8 Best Tips for Baking in an RV

Is there anything better than freshly baked blueberry muffins, chocolate cake, or banana bread from the oven? Yes, actually, and that’s freshly baked blueberry muffins, chocolate cake, or banana bread from your RV oven. You might have tried and failed to get your RV oven to produce consistent results. How do you bake in an RV?

Here are my top tips for baking in an RV:

  • Be ready for some trial and error
  • Don’t bake anything too big
  • Anticipate different cooking times than at home
  • Check your propane levels
  • Invest in an oven-safe thermometer
  • Always preheat
  • Buy a baking stone
  • Be ready to rotate

Even if all your baking adventures in your RV have led to food that’s burnt to a crisp, you can finally change that with these handy tips. Keep reading for everything you need to know to bake Instagrammable food in your RV!

The 8 Top Tips for Baking in an RV

1. Be Ready for Some Trial and Error

I still remember when I moved from my first apartment to a house. I went from a dinky electric oven to one that uses real flames.

The first few times I cooked anything, even recipes I knew like the back of my hand and had been making for years, I screwed them up. Some food was undercooked, other recipes were overdone.

Why am I telling you this? Baking in your RV oven is like going from an electric to a propane stovetop. It’s going to feel like baking for the first time all over again.

You will burn the cookies. Your famous triple-decker chocolate peanut butter cake will come out undercooked in the middle.

It’s not that you suddenly forgot how to bake. It’s that you need to accommodate for your new setup.

Rather than let your RV oven discourage you, anticipate that the first few times will be disasters. Learn from your mistakes and your recipes will gradually begin coming out more like what you bake back home.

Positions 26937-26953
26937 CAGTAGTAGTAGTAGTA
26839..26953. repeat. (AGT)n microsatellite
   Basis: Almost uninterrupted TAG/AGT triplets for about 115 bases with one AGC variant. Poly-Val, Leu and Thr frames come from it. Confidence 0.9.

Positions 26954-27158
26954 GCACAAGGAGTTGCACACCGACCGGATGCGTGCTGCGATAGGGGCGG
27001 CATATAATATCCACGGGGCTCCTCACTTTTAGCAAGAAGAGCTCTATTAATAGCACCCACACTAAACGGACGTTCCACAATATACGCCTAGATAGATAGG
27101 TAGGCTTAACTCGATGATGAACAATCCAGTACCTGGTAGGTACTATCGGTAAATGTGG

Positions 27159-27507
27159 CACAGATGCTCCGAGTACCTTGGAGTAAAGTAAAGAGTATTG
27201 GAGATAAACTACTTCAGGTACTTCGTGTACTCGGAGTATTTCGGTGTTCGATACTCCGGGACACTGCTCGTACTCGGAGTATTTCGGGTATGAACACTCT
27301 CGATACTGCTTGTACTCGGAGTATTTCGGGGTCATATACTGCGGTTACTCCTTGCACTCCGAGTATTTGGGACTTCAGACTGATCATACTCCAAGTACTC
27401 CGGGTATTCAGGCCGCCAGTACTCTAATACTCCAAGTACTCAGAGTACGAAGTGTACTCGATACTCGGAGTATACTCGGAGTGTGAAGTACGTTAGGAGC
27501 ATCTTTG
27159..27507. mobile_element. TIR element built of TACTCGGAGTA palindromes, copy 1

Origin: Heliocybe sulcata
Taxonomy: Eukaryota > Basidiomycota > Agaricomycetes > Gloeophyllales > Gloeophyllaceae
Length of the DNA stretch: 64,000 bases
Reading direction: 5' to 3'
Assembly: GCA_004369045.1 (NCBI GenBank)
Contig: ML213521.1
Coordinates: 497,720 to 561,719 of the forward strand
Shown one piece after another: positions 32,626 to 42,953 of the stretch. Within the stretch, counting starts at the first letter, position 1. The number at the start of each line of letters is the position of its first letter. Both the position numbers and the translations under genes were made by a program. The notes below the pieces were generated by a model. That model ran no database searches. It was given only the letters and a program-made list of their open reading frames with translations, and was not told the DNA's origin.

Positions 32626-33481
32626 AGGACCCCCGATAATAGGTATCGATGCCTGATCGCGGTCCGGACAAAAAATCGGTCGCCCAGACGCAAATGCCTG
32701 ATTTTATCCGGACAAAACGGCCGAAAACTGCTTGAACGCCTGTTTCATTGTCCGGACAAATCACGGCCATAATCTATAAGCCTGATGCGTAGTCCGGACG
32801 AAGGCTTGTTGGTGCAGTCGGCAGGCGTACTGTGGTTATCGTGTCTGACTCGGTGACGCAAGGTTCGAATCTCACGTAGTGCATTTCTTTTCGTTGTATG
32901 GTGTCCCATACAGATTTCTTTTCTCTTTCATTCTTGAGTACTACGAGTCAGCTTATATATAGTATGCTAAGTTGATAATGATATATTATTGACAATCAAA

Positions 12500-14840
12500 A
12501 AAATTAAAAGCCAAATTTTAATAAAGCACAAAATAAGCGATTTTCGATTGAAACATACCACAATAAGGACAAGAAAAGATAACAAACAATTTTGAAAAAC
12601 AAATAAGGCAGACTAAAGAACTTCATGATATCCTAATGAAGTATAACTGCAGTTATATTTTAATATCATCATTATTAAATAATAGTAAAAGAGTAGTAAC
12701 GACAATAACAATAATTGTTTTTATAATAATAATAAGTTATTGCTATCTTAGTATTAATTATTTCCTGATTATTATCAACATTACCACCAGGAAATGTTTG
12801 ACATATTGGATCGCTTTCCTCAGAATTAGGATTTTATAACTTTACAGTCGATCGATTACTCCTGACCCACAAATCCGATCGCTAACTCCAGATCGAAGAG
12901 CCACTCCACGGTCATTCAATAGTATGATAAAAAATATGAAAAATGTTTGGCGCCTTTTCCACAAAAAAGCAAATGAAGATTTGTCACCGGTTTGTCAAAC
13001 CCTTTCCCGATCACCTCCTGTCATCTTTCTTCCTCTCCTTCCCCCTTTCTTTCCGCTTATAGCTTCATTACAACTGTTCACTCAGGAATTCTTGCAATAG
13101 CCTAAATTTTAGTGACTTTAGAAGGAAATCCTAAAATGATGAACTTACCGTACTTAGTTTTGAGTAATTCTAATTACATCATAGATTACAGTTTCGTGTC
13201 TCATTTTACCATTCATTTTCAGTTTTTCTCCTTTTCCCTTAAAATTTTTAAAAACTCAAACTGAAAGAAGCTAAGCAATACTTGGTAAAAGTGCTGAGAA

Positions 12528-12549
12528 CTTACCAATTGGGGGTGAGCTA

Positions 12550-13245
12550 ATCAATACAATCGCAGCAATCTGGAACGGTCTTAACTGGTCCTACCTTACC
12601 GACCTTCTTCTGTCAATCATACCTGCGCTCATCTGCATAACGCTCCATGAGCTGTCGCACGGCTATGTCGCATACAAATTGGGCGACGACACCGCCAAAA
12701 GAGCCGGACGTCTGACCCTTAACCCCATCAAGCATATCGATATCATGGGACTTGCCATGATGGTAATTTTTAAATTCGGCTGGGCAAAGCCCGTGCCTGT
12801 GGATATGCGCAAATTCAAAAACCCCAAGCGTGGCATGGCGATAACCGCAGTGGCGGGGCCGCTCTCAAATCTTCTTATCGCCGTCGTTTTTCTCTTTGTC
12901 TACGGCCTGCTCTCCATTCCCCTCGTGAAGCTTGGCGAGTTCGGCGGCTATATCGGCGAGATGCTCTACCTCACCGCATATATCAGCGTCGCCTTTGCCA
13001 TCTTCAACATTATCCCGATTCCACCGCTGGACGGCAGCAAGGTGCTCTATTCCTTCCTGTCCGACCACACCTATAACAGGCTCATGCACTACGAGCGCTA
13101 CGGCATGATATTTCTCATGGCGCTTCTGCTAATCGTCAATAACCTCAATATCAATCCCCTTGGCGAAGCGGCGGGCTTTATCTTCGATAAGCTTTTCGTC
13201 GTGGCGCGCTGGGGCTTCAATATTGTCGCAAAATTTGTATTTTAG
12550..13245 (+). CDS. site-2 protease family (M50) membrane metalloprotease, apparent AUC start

2. Don’t Bake Anything Too Big

RVs, even the larger-than-life models, simply can’t fit amenities the same size as what we’re used to back home. The shower is smaller, the TV is smaller, and guess what? Your RV oven is smaller too.

The average size of an RV oven is 17 inches wide. An oven is considered bigger if it’s 21 inches.

You’re going to have a lot less space in the oven to work with than you’re used to. Some RV oven models feature adjustable racks, which does make up for the smaller size of the oven a bit.

Even still, you’re going to have to make some compromises. If you usually bake three trays of your made-from-scratch chocolate chip cookies at once, you might have to go one tray at a time in your RV oven.

You might even have to bake smaller yields since the smaller size of your RV oven could very well require a cookie tray downsize.

The risk of cramming too much baked goodness into your RV oven is that it won’t come out in one piece.

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3. Anticipate Different Cooking Times Than at Home

You know that your favorite apple strudel recipe requires between 35 and 40 minutes in the oven.

And maybe that will be the case with your RV oven or perhaps it will take even longer.

I can’t tell you if your RV oven will cook foods faster or slower than what you’re used to, but I can promise you that either way, it will be different.

This is where trial and error will come in handy. You’ll learn through experience that you should shave five minutes off your strudel recipe or add three minutes to the chocolate chip cookies.

If you’d rather not burn your baked goods, then here’s my advice.

Get into the habit of checking your cookies or pie several minutes before you think they should be done, like five or even 10 minutes earlier.

If your treat is almost done baking, then give it two to three minutes and check again.

I must warn you that you don’t want to check your baked goods too often. Since RV ovens don’t have lights, you’ll have no choice but to open the oven door to peek in on what’s baking.

Each time you do this, you’re releasing some of the hot air and introducing cool air into the oven. This can further delay how long it takes for the treat to be baked through.

I would recommend jotting down exactly how long it takes all your favorite recipes to bake in your RV oven and then use that information moving forward.

4. Check Your Propane Levels

Do you plan on baking up a storm during some downtime in your RV? I hope you have plenty of propane stored!

RV ovens need propane to run. Even if your vehicle otherwise runs on electricity, that’s still the case.

It’s not only your oven that uses propane but the hot water heater, stove, and furnace as well.

As you can see then, it would be majorly inconvenient to run out of propane in the middle of baking for a few reasons.

For one, you’ll never get to finish your amazing baked creation.